First domesticated by the ancient peoples of Mesoamerica, corn, or maize, is undoubtedly the most-grown crop in the U.S. today. The U.S. grows corn on such an enormous scale (333 million tonnes) that we produce almost three times more tonnes than the next leading country, China. The ability to harvest corn so efficiently and on such a grand scale did not develop in North America until after World War II, before which harvesting involved a huge, on-foot labor force. Despite our incredible domestic consumption of corn in everything from fodder to ethanol production, the U.S. Department of Agriculture estimates that we still export about 1,859 million bu. of the crop to other countries.
|Corn Futures Contract Specifications|
|Contract Size||5,000 bushels (~ 127 Metric Tons)|
|Price Quotation||Cents per bushel|
|Trading Hours||Sunday – Friday 7:00 p.m. – 7:45 a.m. CT and|
|Monday – Friday 8:30 a.m. – 1:20 p.m. CT|
|Minimum Price Fluctuation||1/4 of one cent per bushel ($12.50 per contract)|
|Product Code||CME Globex: ZC|
|CME ClearPort: C|
|Listed Contracts||March (H), May (K), July (N), September (U) & December (Z)|
|Last Trade Date||The business day prior to the 15th calendar day of the contract month.|
|Trade At Marker Or Trade At Settlement Rules||Trading at settlement is available for first 3 listed futures contracts, nearby new-crop December contract (if not part of the first 3 outrights), first to second month calendar spread, second to third month calendar spread, and nearest Jul-Dec spread when available (when July is listed); and are subject to the existing TAS rules. The Last Trade Date for CBOT Grain and Oilseed TAS products will be the First Position Day (FPD) of the front-month contract (FPD is the second to last business day in the month prior to the nearby contract month).
Trading in all CBOT Grain TAS products will be 19:00-07:45 and 08:30-13:15 Chicago time. All resting TAS orders at 07:45 will remain in the book for the 08:30 opening, unless cancelled.
TAS products will trade a total of four ticks above and below the settlement price in ticks of the corresponding futures contract (0.0025), off of a “Base Price” of 0 to create a differential (plus or minus 4 ticks) versus settlement in the underlying product on a 1 to 1 basis. A trade done at the Base Price of 0 will correspond to a “traditional” TAS trade which will clear exactly at the final settlement price of the day.
|Settlement Procedures||Corn Futures Settlement Procedures|
|Exchange Rules||These contracts are listed with, and subject to, the rules and regulations of CBOT.|
|Source: CME Group|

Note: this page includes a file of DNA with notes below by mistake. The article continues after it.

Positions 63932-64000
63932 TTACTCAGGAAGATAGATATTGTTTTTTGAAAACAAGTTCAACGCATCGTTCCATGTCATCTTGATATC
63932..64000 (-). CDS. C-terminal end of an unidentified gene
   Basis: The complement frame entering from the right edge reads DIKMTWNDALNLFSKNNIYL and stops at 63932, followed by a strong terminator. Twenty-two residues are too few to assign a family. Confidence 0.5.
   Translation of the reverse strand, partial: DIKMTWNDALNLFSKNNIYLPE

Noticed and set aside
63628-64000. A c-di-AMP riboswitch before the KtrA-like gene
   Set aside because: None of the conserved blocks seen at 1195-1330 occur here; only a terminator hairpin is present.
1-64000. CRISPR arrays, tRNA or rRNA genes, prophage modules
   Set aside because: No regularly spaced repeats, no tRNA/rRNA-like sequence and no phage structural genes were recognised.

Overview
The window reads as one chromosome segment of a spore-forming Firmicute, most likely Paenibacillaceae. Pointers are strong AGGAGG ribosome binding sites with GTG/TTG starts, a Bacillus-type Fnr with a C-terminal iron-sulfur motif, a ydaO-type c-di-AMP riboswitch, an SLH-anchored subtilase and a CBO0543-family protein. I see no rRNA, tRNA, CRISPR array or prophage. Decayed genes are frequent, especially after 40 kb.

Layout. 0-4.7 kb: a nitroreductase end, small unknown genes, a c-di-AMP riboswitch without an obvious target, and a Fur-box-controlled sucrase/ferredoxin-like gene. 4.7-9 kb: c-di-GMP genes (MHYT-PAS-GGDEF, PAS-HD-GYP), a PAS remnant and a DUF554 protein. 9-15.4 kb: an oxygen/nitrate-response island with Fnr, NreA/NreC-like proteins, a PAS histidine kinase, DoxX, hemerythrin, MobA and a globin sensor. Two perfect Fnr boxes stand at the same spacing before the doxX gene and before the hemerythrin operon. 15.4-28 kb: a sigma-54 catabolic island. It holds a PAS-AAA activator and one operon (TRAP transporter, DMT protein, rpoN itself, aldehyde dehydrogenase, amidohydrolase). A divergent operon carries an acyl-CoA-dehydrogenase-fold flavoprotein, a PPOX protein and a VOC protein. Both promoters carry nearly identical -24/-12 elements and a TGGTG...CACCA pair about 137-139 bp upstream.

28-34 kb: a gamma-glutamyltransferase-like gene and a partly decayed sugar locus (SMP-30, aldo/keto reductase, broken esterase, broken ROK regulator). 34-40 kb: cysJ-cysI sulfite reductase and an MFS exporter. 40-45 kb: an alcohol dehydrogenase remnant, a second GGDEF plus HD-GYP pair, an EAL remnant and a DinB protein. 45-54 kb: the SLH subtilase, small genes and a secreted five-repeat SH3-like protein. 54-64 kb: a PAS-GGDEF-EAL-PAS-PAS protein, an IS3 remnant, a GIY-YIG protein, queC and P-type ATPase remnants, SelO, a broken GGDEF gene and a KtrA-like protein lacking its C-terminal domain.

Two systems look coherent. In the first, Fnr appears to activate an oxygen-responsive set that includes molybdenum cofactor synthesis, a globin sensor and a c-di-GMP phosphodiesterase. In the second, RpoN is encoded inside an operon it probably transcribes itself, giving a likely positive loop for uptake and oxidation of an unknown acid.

Corn is regarded as the most important crop in terms of production and acreage growth. According to the U.S. Department of Agriculture (USDA), the U.S. is the leading exporter of corn, currently accounting for 20% of the world’s corn, and the major producer of corn, accounting for 39% of the world’s corn production in 2010. Most of the crop us used for livestock feed, accounting for over 90% of feed grain use and production.
Corn is a staple for everyday life and is used for various reasons, primarily for food products, ethanol, and livestock feed. The demand for corn continues to rise because the market for food made from corn is growing in the U.S, as is a heightened demand for ethanol. Major usages are as follows:
- 39.4% — Feed & Residual
- 15.2% — Exports
- 10.5% — Food, Seed, and Industrial Use (FSI) excluding Ethanol
- 34.9% — Food, Seed, and Industrial Use (FSI) including Ethanol
During processing, corn may either be wet or dry milled depending on the desired use. Wet millers process corn into syrup, oil, starch, glucose and dextrose, beverage alcohol, industrial alcohol and fuel ethanol. Dry millers process corn into cereal, flour, corn grits, corn meal, and brewers grits for beer production. It is expected that food uses for corn will expand at the rate of population growth.
Around 80 million acres of land are planted to corn. Corn is grown in most U.S. States, but production is mainly in the Heartland region — Iowa and Illinois being the top corn-producing states, but also grows in South Dakota and Nebraska, western Kentucky and Ohio, and the northern two-thirds of Missouri. In the U.S., corn growing season begins in April and extends through November. Planting occurs in the months of April through May, and once the crops have matured, harvesting typically begins in the middle of September until November.
Ethanol: Ethyl alcohol, or grain alcohol, is used as an alternative fuel. Ethanol fuel is produced by fermenting and distilling grains, primarily corn.
Metric Ton, or tonne (MT): A metric system unit of mass equivalent to 1,000 kilograms, or 2,200 pounds.
Yield: Also referred to as “agricultural output”, crop yield is the measurement of the amount of crop that was harvested per unit of land area.
Last updated September 2015
Recent Posts on Corn
- Wednesday Morning in Grain and Oilseeds 11/13 (11/13/2019) - KC wheat looks toppy here, down 5 from the close yesterday. Oilseeds remain quiet while corn spreads back off.
- Harvest Progress update 11/12 (11/12/2019) - Corn falls further behind, beans are only slightly off pace. Cotton is ahead of last years harvest pace. Wheat conditions are downgraded.
- The Swine Times 11/11-11/15 (11/11/2019) - Dec contract fights with high pork production, limiting cash price advances. Feb and beyond remain strong as potential Asian demand supports